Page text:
Unless you’re somehow blessed to have a body that clothing sizes were designed around, there’s a chance that more often than not, an M-size from one retailer might be bigger or smaller or have a different fit compared to another retailer. Also, as we gain or lose weight, it further complicates things when it comes to shopping for clothes.

However, there could be an answer to that problem in the future thanks to researchers from the John A. Paulson School of Engineering and Applied Sciences (SEAS) at Harvard. They have created a 3D printable material made from keratin (the same protein found in hair) that results in a wool-like material that can remember old forms and can shape shift when a stimulus is applied to it.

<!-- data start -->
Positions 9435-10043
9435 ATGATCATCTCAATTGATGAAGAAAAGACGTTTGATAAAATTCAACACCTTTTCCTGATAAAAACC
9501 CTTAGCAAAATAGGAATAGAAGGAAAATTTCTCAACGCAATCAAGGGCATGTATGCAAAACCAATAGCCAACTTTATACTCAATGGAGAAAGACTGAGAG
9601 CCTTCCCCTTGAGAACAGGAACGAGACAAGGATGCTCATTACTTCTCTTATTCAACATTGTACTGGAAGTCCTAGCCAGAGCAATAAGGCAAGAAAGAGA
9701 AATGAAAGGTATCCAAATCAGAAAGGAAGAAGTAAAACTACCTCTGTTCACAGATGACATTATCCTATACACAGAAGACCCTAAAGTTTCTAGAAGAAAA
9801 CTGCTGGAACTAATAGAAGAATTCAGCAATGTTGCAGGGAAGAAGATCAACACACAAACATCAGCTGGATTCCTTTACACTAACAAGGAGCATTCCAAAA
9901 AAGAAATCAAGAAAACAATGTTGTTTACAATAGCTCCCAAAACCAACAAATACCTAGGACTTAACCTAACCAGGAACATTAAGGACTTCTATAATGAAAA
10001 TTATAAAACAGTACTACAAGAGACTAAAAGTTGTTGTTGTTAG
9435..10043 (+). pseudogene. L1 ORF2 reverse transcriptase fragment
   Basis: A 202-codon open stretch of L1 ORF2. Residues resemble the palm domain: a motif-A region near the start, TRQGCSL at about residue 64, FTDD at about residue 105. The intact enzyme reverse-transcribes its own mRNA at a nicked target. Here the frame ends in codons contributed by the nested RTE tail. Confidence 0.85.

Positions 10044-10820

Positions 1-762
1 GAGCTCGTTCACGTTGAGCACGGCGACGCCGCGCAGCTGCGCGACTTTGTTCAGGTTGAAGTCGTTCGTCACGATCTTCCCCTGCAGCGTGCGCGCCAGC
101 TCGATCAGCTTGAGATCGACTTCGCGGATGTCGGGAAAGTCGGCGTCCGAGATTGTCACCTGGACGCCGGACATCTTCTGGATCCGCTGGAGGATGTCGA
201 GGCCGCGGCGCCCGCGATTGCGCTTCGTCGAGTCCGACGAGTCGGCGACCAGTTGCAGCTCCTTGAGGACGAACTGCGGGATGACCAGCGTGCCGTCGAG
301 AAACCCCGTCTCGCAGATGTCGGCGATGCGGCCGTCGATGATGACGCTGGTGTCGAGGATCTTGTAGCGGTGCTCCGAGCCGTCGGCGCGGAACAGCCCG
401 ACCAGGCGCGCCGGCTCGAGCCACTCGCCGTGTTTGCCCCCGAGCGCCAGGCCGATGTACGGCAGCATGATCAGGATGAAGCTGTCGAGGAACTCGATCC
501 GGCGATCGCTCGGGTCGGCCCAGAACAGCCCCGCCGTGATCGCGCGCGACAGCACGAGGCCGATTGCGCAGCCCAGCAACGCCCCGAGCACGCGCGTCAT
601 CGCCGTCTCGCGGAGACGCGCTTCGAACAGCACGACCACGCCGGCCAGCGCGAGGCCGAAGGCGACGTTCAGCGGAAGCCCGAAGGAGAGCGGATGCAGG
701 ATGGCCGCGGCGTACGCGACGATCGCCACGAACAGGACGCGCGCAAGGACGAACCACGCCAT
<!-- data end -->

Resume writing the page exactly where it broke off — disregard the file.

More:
According to the researchers, they believe that this technology could help aid the fashion industry by cutting down on waste, by creating clothing using this material that can morph and shift to fit the wearer, essentially creating a true one-size-fits-all clothing. This means that less clothing sizes need to be made, which can cut down on the wastage from materials.

They also believe that it could also help users replace clothing less frequently because since the clothes (in theory) should always fit, it would result in less stretched-out clothes, which is usually one of the reasons why clothing needs to be changed every now and then.

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